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Plato’s Closet—that secondhand clothing store kind of like Goodwill, but with more headache-inducing, throbbing music and brand-name tags. Plato’s Closet promises to pay cash for your clothing, but is it worth your time?
I normally sell on eBay because I can control the price and can write a spiffy little blurb that might entice more bidders. Example: “This sweater would be so nice for fall and would look cute paired with a maxi skirt and chunky jewelry. Pre-loved but in great condition!”
You get the idea.
You get the idea.
But some of my eBay inventory has been sitting unsold in a box in my closet for over a year now, and I mostly just want to get rid of it at this point. Everything I sell is gently used and in good condition (not to mention trendy—way too trendy for me), so I figured, why not give Plato’s Closet a try? I could potentially make a few bucks selling to them compared to donating it all to Goodwill and losing money on clothing I hardly ever wore (aka horrible impulse buys).
Let me set the scene for you:
Saturday morning, and country music is blaring through speakers hidden behind glossy mannequins smothered in enormous (slightly matted) fur coats and rainbow-faceted rhinestone jewelry. Rack upon rack is stuffed with leopard print chiffon blouses and chevron print maxi dresses.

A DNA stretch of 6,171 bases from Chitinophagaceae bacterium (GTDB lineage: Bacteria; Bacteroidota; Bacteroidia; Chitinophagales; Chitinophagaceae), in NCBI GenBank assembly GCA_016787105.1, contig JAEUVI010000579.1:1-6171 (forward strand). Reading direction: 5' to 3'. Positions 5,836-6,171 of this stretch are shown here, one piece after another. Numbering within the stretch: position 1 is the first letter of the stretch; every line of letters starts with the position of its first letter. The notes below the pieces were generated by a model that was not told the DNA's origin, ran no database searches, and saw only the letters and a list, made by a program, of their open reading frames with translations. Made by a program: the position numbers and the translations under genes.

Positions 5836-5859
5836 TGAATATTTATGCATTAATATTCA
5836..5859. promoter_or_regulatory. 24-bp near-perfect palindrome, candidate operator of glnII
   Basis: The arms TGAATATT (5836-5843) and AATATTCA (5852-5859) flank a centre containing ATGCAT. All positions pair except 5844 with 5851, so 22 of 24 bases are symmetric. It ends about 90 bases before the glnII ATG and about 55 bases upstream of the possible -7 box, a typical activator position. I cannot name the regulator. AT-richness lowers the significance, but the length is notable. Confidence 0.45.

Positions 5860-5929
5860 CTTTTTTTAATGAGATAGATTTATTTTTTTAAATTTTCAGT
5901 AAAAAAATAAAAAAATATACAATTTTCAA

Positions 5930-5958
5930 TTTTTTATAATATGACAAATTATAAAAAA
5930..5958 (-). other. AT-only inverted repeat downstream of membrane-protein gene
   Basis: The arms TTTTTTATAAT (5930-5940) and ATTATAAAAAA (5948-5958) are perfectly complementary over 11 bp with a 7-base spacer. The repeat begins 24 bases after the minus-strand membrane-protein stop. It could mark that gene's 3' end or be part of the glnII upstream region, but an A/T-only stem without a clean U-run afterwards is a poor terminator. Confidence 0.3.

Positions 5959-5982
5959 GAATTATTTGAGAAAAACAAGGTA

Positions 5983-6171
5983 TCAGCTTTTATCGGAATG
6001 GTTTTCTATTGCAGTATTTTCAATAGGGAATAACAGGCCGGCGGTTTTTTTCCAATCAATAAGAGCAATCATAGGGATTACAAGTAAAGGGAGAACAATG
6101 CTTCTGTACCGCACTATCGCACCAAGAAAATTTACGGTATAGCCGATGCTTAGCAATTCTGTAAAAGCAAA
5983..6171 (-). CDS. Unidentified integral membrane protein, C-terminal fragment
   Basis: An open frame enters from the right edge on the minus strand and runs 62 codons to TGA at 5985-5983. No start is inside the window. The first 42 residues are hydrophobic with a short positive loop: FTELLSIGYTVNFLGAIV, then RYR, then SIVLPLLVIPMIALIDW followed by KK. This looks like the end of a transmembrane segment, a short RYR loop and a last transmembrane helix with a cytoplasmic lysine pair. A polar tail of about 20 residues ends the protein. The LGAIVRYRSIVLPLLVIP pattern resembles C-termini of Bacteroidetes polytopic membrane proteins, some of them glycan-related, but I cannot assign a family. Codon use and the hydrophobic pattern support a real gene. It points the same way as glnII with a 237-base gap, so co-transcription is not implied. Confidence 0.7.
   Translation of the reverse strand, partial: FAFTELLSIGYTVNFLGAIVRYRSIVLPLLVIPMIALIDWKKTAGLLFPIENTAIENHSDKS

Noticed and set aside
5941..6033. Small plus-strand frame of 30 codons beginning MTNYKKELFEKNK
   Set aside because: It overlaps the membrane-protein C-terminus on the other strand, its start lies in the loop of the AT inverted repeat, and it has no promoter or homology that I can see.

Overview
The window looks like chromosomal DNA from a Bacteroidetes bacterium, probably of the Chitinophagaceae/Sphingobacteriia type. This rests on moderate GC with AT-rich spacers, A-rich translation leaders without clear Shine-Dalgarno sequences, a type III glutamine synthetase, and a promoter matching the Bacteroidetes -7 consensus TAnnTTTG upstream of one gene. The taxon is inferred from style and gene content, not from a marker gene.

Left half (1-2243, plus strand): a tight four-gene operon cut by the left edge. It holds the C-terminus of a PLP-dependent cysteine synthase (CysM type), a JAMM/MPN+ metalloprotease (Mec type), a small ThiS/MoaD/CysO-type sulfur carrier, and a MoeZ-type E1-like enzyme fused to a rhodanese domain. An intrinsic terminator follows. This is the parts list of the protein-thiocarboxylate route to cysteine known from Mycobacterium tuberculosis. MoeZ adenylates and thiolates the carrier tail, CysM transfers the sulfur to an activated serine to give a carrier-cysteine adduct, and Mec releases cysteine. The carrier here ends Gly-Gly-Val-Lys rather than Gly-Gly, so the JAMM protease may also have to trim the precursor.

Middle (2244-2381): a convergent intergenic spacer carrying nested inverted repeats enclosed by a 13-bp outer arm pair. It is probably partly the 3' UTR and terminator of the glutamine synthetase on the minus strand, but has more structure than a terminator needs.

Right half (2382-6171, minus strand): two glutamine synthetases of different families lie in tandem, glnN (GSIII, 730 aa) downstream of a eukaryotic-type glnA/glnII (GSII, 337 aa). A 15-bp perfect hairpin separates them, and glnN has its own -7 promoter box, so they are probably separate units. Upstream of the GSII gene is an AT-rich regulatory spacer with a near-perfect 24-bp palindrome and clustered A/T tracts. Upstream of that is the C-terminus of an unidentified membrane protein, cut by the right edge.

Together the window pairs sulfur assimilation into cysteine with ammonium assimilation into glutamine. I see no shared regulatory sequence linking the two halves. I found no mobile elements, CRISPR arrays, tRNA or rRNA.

You’ve not had enough coffee for this.
You wobble to the selling counter beneath the weight of paper bags near bursting and are told to show picture ID in order to sell. It’s embarrassing how unlike you your driver’s license looks (not to mention it’s still vertical after four years). A gentle pressure like two fingertips settles deep behind the spot connecting the bridge of your nose to your eyes. It’s too early for this.
You’re told the wait will be twenty minutes.
So you wander around the store for forty minutes, migraine making itself comfier inside your head, as the music continues to pulsate and the kaleidoscope of clothing warps around the edges of your vision, until you’ve no idea how many times you’ve circled the store while pretending to browse.
There is absolutely nothing you want or can afford on a graduate student’s budget.
This is the reality of Plato’s closet: They’re picky and only looking for uber-trendy items for the coming season. They rip you off. Of the two beyond-stuffed bags of clothing and accessories I brought in, they picked four things I’d never worn and gave me $17 dollars—yes, that includes a pair of Steve Madden shoes which alone cost way more than $17.
I understand they have to make a profit, but their marketing is misleading. I probably could have made more by selling online, but who’s to say any of it would have sold in a timely manner? Plus, $17 is better than donating everything to a thrift store and not receiving anything in return.
So, is it worth your time to try to sell to Plato’s Closet? If you’re willing to spend somewhere near forty minutes on the chance they might not take any of your clothing, sure. I feel like I wasted a good portion of my day—time is precious to me since I have a packed schedule and I don’t like my time wasted.
However, I did use the money to buy a few groceries and this cute $5 dress from Goodwill, so I can’t complain too much. Mostly I’m just annoyed their music gave me a migraine.